Like many physicians, I pursued a career in medicine with the goal of improving peoples’ lives. It wasn’t until I completed my residency and started practicing as a hospitalist in Atlanta that I realized developing relationships with patients and improving their collective experience is often placed on the back burner.
From paperwork to the everyday pressures of releasing and admitting new patients, it became clear that building a strong patient-doctor relationship was growing more and more elusive. In my 20 years in medicine, not much has changed. In fact, today’s physicians face even more challenges and pressures that diminish the opportunities to spend quality time with patients.
Those issues are clouding patient safety. According to a recent survey on workloads cited by Medpage Today and authored by Johns Hopkins University, 40 percent of hospitalists said their typical inpatient load exceeded safe levels at least once a month; 36 percent reported having an unsafe workload at least weekly. Those excessive workloads lead to inadequate time with patients, which spur unnecessary tests, procedures, consultations and serious errors.
While hospitals are implementing quality initiatives and using technology to restrict lapses, it’s safe to say the focus on patient experience still needs resuscitating.
Misalignment continuously plagues the relationship between physicians and patients. Traditionally, physicians are paid on a fee-for-service model, with their performance in the area of patient satisfaction having little to no influence. Now the trajectory of health care is beginning to move toward quality of care with initiatives like the HCAHPS (Hospital Consumer Assessment of Healthcare Providers and Systems) survey, giving patients more of a say. These survey results are publicly published, bringing more transparency and incentives for physicians to prioritize quality of care.
While feedback about the patient experience is important for hospitals and health care providers, patients should be a priority and included in the conversation about their care throughout hospital stays, not just at the very end. Moving toward a care-team model where hospitalists, nurses, primary care physicians and others work together and engage the patient throughout their stays can curb surprises, decrease chances of readmission and make any transition process seamless.
Additionally, it’s important to note any measure to further engage and satisfy patients should be monitored closely to determine its effectiveness. A number of hospitals implement processes with the right intentions, but those processes ultimately generate poor outcomes. For example, a hospital I once worked with instituted “stop lights” that would flash and blare when noise levels got past a certain point. However, this hospital, like most, was incredibly busy and the measure designed to keep noise levels down actually contributed to the problem.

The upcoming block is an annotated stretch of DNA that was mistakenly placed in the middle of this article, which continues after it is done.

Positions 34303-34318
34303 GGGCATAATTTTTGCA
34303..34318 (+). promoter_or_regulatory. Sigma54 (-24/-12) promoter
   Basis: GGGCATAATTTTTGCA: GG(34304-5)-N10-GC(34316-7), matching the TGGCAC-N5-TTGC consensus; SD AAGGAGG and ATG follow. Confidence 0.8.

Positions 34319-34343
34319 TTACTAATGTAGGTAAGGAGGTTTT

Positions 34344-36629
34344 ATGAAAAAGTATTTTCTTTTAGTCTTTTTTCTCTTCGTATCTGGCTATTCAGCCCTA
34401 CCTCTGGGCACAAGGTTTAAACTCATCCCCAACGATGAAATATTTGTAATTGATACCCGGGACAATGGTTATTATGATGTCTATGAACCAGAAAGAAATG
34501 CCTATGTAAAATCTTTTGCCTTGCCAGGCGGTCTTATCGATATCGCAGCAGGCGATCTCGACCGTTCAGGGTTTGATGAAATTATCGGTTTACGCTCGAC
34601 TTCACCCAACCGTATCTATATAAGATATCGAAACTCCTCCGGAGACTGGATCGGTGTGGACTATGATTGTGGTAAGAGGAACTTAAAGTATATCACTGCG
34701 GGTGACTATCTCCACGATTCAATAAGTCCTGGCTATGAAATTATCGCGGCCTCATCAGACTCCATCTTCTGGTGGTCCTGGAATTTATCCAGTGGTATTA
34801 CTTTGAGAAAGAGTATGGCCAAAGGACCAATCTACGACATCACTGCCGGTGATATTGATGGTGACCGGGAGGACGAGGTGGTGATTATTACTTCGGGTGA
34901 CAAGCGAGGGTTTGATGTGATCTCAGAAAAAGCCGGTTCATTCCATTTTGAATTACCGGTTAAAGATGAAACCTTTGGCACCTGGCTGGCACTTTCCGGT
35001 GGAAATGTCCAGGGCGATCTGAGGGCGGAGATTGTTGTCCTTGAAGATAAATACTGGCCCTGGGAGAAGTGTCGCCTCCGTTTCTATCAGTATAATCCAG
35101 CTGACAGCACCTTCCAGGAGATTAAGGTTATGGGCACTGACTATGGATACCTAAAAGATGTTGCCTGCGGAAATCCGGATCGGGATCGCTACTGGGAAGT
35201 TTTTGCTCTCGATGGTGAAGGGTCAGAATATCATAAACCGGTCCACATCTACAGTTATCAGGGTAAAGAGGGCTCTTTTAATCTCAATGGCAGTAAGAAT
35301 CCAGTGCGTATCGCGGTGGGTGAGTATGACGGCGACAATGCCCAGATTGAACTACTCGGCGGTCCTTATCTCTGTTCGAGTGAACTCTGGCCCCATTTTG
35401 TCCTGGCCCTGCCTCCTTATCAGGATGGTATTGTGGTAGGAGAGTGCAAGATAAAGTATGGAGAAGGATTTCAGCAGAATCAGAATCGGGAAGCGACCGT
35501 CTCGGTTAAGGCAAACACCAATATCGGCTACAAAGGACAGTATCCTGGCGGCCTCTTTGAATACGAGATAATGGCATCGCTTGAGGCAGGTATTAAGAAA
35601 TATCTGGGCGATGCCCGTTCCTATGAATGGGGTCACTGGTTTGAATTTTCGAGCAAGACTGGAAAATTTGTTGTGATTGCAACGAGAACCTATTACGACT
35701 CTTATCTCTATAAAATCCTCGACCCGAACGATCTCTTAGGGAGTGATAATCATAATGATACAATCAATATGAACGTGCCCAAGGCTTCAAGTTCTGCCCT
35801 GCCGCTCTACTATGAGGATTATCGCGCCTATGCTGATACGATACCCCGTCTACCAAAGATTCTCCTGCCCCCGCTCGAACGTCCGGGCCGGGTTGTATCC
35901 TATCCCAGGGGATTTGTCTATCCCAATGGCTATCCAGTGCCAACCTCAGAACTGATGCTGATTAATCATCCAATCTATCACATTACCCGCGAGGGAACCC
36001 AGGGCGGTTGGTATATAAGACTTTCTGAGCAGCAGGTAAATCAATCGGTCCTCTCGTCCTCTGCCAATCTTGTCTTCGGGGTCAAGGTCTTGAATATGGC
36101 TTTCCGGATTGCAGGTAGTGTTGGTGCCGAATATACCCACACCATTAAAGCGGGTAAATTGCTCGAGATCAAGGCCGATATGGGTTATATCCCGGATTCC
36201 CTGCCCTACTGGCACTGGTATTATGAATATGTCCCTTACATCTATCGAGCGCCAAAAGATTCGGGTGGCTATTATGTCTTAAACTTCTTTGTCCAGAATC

Another more serious scenario is when physicians treat patients based on potential scoring in satisfaction surveys. Having what they’ll score in a satisfaction survey top of mind might make the decision between doing what’s popular with the patient and what’s best for the patient really challenging. Ultimately, satisfaction should never override quality of care.
There’s an art to balancing patient satisfaction. One thing in particular that gives Atlanta physicians an advantage is the number of health-care technology tools rooted and available here. Physicians in this area have greater access to innovations that aid in patient monitoring, communication and care coordination. Although Georgia, like many states, struggles with expanding its integrated health data delivery network known as a Health Information Exchange, the patient-focused technologies and services prevalent in the Atlanta market are moving the dial in the right direction.
The days when physicians could sit in a room with a patient for 30 to 45 minutes and develop a rapport with them has virtually disappeared, but some Atlanta companies find innovative ways to revive the patient experience. There’s a lot of hope for a more connected point-of-care treatment model that delivers a better collective patient experience and improved outcomes.
Dr. Steven Liu is founder and CMO of Atlanta-based Ingenious Med.